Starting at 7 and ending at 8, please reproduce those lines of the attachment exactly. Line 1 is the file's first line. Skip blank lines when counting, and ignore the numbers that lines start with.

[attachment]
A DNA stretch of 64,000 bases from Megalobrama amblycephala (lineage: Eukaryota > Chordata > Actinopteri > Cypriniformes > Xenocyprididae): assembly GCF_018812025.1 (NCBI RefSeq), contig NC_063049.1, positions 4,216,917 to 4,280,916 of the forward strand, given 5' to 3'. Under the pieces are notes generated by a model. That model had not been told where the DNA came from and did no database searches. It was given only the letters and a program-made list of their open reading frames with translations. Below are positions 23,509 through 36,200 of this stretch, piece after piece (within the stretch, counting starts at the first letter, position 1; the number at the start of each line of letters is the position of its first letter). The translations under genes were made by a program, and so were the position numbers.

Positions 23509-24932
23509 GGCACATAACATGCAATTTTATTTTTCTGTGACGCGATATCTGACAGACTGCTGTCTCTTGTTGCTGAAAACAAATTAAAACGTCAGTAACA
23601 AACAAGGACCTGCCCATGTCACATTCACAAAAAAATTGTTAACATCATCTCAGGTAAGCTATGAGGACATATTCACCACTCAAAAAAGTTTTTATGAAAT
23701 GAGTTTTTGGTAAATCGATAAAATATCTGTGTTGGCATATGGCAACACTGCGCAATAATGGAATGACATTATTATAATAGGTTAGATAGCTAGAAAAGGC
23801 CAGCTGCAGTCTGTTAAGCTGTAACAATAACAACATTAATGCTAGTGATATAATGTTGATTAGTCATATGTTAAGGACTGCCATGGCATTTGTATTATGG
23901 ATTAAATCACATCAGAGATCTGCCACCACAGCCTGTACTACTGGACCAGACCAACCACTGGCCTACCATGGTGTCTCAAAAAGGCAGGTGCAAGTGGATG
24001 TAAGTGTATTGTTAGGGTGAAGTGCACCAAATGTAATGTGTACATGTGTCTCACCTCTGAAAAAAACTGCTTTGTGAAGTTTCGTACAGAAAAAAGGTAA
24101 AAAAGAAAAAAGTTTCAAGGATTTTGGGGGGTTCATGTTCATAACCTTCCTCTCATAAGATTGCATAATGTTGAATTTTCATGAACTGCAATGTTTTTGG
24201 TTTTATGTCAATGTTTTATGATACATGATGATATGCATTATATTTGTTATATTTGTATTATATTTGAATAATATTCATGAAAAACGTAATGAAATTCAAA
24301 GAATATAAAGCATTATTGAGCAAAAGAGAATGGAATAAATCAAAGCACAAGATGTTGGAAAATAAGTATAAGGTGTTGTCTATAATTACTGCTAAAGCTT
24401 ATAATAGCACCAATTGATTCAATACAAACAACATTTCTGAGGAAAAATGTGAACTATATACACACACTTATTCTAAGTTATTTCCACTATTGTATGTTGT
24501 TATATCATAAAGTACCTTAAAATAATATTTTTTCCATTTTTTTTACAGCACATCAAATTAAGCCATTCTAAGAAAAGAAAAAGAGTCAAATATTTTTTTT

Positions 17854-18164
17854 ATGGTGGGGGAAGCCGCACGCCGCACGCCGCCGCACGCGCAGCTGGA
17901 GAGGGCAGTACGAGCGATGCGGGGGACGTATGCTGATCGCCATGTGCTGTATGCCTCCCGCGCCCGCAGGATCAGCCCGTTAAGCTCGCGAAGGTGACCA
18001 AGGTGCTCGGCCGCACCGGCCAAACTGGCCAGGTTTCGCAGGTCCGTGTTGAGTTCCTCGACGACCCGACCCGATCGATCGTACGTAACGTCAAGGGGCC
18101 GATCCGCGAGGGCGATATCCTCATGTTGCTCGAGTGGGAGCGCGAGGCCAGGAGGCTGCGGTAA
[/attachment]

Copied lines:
23901 ATTAAATCACATCAGAGATCTGCCACCACAGCCTGTACTACTGGACCAGACCAACCACTGGCCTACCATGGTGTCTCAAAAAGGCAGGTGCAAGTGGATG
24001 TAAGTGTATTGTTAGGGTGAAGTGCACCAAATGTAATGTGTACATGTGTCTCACCTCTGAAAAAAACTGCTTTGTGAAGTTTCGTACAGAAAAAAGGTAA